And that makes me begin to wonder what has to happen to a person and a society for material like this to remain so popular. I'm unsure whether that sad reality says more about Eminem or about a culture so utterly desensitized that it happily digests the warped offerings Mathers keeps dispensing.

More Than Words
Of course, Eminem's fans (and many critics) would say I'm taking his raps far too literally, that Slim Shady's grim exploits are meant to be interpreted as hyperbolic farces, the same way we're supposed to laugh (it's argued) at the bloody goings-on in Quentin Tarantino films. "It's hard-core, it's dark comedy," argues Eminem producer Dr. Dre.

Mathers is similarly dismissive of the potential influence of his songs. "At the end of the day," he told The New York Times, "it's just words." In the Vibe interview, he claims that "it's not that I don't care about people, or that I don't feel socially responsible for other people's actions ... but I guess I just don't."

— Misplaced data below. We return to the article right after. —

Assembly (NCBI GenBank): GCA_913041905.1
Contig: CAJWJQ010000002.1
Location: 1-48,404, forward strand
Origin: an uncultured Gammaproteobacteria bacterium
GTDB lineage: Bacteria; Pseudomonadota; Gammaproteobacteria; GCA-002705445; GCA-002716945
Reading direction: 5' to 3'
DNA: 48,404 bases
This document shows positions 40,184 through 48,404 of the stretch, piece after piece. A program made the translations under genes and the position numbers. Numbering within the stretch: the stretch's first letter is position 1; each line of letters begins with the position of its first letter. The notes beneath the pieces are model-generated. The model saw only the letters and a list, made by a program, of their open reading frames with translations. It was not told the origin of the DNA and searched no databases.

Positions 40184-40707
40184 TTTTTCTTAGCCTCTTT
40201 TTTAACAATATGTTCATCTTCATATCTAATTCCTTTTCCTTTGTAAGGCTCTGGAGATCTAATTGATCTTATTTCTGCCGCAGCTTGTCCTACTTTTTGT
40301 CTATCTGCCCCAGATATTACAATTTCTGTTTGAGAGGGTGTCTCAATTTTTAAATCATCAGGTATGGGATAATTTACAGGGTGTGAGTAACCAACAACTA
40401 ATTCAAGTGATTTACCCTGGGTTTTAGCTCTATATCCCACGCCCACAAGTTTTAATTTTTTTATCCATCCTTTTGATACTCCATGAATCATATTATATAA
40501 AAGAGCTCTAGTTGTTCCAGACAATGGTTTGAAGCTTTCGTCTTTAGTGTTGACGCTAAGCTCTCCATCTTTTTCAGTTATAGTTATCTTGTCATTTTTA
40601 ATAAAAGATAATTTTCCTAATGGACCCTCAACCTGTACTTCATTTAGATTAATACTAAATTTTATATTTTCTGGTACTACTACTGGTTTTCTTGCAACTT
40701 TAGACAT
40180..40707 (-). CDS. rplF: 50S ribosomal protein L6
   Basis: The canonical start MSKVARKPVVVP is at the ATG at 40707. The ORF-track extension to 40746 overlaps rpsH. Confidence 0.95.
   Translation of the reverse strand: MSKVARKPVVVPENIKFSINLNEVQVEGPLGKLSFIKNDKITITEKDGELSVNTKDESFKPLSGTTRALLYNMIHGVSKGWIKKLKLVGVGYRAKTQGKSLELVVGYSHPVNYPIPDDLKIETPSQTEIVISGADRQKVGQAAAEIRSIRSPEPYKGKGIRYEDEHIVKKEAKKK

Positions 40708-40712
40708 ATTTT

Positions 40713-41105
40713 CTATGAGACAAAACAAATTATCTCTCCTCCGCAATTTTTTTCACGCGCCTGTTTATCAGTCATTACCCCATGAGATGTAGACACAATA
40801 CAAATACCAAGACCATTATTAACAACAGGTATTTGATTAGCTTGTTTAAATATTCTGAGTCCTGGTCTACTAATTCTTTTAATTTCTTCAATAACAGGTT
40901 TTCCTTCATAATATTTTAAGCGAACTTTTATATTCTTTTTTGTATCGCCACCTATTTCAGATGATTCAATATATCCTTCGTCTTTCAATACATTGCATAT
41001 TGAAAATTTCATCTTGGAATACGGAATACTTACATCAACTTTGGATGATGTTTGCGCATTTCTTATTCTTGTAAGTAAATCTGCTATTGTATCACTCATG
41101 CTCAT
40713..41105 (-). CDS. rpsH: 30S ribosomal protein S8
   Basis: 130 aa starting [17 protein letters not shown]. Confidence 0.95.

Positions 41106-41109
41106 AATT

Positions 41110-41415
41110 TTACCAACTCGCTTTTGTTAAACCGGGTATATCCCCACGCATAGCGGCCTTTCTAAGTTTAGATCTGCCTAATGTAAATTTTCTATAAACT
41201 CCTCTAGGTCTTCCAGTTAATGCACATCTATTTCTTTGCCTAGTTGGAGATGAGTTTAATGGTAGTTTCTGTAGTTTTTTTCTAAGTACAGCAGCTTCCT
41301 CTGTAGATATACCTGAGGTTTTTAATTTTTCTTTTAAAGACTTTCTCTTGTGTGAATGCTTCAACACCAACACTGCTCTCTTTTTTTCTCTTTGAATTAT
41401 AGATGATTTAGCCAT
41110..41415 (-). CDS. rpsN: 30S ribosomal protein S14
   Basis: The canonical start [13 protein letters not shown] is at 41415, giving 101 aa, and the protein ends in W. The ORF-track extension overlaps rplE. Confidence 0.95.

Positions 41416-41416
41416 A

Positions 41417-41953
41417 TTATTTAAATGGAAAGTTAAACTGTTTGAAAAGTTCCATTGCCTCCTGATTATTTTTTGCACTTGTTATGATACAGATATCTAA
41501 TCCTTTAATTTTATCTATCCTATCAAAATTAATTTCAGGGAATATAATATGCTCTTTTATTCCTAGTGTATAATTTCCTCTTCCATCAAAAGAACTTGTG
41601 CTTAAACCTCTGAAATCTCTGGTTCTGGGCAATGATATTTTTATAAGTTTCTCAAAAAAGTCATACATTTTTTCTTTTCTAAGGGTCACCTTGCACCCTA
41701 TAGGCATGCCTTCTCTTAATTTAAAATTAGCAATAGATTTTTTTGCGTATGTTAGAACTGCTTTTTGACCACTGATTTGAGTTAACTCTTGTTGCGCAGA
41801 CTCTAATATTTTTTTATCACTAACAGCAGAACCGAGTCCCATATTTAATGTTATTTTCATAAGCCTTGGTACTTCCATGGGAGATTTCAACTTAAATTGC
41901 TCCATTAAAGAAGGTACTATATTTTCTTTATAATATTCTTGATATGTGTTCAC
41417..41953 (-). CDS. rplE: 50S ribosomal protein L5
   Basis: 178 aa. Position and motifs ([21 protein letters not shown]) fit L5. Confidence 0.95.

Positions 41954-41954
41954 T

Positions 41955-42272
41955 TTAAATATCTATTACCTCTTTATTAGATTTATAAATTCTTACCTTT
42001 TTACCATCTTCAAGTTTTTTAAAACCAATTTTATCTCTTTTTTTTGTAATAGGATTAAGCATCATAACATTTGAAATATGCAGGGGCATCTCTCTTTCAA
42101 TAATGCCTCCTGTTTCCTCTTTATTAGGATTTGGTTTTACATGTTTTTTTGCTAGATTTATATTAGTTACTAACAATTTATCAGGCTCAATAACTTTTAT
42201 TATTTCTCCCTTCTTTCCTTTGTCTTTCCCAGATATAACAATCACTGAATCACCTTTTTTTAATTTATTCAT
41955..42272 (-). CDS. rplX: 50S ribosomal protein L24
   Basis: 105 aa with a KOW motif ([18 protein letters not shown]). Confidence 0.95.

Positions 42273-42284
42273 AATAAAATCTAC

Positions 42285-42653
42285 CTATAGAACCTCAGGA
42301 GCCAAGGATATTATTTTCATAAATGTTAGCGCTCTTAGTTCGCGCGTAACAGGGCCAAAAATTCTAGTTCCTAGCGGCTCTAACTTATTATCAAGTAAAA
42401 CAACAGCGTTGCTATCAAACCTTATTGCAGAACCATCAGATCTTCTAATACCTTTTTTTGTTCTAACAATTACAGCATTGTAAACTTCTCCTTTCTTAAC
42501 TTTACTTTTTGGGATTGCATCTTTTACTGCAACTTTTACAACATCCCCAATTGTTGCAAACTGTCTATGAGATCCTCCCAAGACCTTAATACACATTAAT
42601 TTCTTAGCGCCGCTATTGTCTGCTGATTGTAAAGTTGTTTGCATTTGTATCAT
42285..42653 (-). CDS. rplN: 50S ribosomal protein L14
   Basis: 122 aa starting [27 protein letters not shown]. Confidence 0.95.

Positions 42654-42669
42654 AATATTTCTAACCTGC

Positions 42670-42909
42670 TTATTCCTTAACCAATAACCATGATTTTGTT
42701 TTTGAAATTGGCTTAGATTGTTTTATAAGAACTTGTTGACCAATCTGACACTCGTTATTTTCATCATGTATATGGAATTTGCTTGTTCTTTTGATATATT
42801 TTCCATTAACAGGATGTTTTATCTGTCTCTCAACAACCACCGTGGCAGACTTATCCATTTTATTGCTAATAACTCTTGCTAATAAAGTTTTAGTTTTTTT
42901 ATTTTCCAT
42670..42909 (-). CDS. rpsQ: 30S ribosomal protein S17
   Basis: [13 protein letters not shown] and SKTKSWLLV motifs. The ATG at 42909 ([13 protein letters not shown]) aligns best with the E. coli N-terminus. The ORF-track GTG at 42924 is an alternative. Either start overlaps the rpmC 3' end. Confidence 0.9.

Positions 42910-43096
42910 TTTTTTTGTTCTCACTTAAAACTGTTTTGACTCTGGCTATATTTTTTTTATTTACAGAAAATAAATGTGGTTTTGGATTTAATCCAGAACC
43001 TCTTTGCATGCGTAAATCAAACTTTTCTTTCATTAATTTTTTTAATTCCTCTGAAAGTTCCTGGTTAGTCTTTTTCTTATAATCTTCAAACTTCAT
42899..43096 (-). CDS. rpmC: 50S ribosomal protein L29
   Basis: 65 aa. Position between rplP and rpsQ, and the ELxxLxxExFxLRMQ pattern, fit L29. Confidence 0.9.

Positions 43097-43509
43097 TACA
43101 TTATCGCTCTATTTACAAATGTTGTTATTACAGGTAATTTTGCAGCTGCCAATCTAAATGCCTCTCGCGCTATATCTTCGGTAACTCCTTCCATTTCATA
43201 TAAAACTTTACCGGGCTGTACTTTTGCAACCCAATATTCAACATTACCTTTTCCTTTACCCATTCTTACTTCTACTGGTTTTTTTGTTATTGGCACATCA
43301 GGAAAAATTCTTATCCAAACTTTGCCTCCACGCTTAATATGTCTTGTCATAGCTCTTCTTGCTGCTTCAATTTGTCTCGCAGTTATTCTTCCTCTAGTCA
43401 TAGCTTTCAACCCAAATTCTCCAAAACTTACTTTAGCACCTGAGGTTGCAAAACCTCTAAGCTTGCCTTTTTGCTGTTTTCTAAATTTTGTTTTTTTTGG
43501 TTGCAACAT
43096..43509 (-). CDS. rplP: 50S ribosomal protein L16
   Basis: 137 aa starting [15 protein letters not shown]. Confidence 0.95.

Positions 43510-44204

Some of Eminem's friends have even argued that Relapse represents a cathartic release for the rapper. James Larese, who co-directed the video for "3 a.m." (a rancid track about a drug-induced murderous rampage), told Entertainment Weekly, "He went through a lot of s---, and he's just now ready to deal with it. This is how it's manifesting." Harold Owens, the senior director of the MusiCares addiction program, adds, "I think it's very healthy."


Now that we've seen inside the head of a post-rehab Marshall Mathers, here's hoping he never falls off the wagon again.